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Department of Transportation Now Investigating Fast Food Airport Bans

Is there a better use of taxpayer dollars? Gosh, we hope so.

When the government gets itself involved into anything other than governance, there exists a potential for disaster.

You see, the federal government was never really designed to handle the rigors of American culture – and that includes aspects of our character such as religion, sexual orientation, or healthcare.  The whole idea behind this limited government was to keep in line with the Founding Fathers’ desire for a free nation of people who were more than capable of making their own choices.

Of course, that isn’t quite how it’s played out over the course of the last couple hundred years.

These days everything is regulated by the federal government – including a number of issues within the aforementioned realms of character.

This means that, using our taxpayer dollars, the Department of Transportation is now investigating the banning of a certain fast food restaurant in airports due to the religious beliefs of their ownership.

The Department of Transportation announced last week that the Federal Aviation Administration is investigating religious discrimination claims after Chick-fil-A, known for its Christian values, was dismissed by airports in Buffalo and San Antonio.

In a statement, the DOT said:

The Department has received complaints alleging discrimination by two airport operators against a private company due to the expression of the owner’s religious beliefs. FAA’s Office of Civil Rights has notified the San Antonio International Airport (SAT) and Buffalo Niagara International Airport (BUF) that it has opened investigations into these complaints. The FAA notes that Federal requirements prohibit airport operators from excluding persons on the basis of religious creed from participating in airport activities that receive or benefit from FAA grant funding.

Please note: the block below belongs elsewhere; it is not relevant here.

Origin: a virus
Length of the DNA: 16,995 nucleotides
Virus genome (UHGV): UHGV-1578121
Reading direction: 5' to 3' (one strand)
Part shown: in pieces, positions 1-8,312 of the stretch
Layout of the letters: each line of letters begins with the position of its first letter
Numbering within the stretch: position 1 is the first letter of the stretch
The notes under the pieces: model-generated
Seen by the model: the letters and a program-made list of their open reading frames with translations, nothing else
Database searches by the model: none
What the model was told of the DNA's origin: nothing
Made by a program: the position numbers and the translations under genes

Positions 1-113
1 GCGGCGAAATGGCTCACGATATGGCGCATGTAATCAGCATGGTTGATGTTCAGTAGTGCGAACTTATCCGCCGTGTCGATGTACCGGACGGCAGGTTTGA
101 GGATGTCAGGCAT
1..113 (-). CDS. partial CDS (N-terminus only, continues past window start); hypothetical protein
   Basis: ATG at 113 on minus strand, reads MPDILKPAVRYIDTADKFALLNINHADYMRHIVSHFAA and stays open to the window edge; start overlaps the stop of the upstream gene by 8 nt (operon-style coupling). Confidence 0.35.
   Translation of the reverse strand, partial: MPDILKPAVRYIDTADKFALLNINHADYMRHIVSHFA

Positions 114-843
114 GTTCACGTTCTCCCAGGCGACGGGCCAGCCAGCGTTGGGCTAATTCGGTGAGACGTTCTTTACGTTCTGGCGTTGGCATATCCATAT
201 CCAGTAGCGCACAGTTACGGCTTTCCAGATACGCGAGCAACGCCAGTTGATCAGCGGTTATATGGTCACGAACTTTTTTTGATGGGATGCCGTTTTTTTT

What prompted this?

In March, the San Antonio city council passed a motion that approved the Food, Beverage and Retail Prime Concession Agreement with Paradies Lagardère for the San Antonio International Airport. Chick-fil-A was excluded from that agreement. Councilman Roberto Treviño, who expressed animosity towards Chick-fil-A, claimed the fast-food chain displayed “anti-LGBTQ behavior.” Treviño also said the ban reaffirmed that San Antonio is a champion of “equality and inclusion.”

Meanwhile, our interstate infrastructure crumbles.

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